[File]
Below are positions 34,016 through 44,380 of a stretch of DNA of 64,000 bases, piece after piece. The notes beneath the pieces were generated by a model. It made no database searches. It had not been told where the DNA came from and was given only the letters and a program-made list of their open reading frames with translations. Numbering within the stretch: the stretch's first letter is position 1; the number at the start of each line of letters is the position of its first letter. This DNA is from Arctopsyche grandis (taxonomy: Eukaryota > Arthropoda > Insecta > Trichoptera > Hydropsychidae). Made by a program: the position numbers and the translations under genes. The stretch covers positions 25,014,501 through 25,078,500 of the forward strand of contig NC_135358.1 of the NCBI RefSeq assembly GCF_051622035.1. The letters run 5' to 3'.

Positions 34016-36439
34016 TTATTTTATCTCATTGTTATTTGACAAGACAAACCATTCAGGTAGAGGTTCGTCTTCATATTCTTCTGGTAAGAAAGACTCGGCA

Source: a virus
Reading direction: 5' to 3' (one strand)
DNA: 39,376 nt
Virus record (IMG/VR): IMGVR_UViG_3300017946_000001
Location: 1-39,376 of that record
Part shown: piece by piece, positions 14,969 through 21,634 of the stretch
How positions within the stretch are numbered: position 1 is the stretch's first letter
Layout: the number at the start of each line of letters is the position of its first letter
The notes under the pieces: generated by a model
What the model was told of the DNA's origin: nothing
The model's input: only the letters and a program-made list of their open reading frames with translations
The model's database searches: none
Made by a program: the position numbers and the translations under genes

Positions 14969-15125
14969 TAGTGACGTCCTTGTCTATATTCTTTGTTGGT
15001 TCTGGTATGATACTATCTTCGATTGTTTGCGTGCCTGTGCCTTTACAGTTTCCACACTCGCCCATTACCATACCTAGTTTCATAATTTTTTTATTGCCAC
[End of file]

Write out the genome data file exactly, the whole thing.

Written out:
Below are positions 34,016 through 44,380 of a stretch of DNA of 64,000 bases, piece after piece. The notes beneath the pieces were generated by a model. It made no database searches. It had not been told where the DNA came from and was given only the letters and a program-made list of their open reading frames with translations. Numbering within the stretch: the stretch's first letter is position 1; the number at the start of each line of letters is the position of its first letter. This DNA is from Arctopsyche grandis (taxonomy: Eukaryota > Arthropoda > Insecta > Trichoptera > Hydropsychidae). Made by a program: the position numbers and the translations under genes. The stretch covers positions 25,014,501 through 25,078,500 of the forward strand of contig NC_135358.1 of the NCBI RefSeq assembly GCF_051622035.1. The letters run 5' to 3'.

Positions 34016-36439
34016 TTATTTTATCTCATTGTTATTTGACAAGACAAACCATTCAGGTAGAGGTTCGTCTTCATATTCTTCTGGTAAGAAAGACTCGGCA

Source: a virus
Reading direction: 5' to 3' (one strand)
DNA: 39,376 nt
Virus record (IMG/VR): IMGVR_UViG_3300017946_000001
Location: 1-39,376 of that record
Part shown: piece by piece, positions 14,969 through 21,634 of the stretch
How positions within the stretch are numbered: position 1 is the stretch's first letter
Layout: the number at the start of each line of letters is the position of its first letter
The notes under the pieces: generated by a model
What the model was told of the DNA's origin: nothing
The model's input: only the letters and a program-made list of their open reading frames with translations
The model's database searches: none
Made by a program: the position numbers and the translations under genes

Positions 14969-15125
14969 TAGTGACGTCCTTGTCTATATTCTTTGTTGGT
15001 TCTGGTATGATACTATCTTCGATTGTTTGCGTGCCTGTGCCTTTACAGTTTCCACACTCGCCCATTACCATACCTAGTTTCATAATTTTTTTATTGCCAC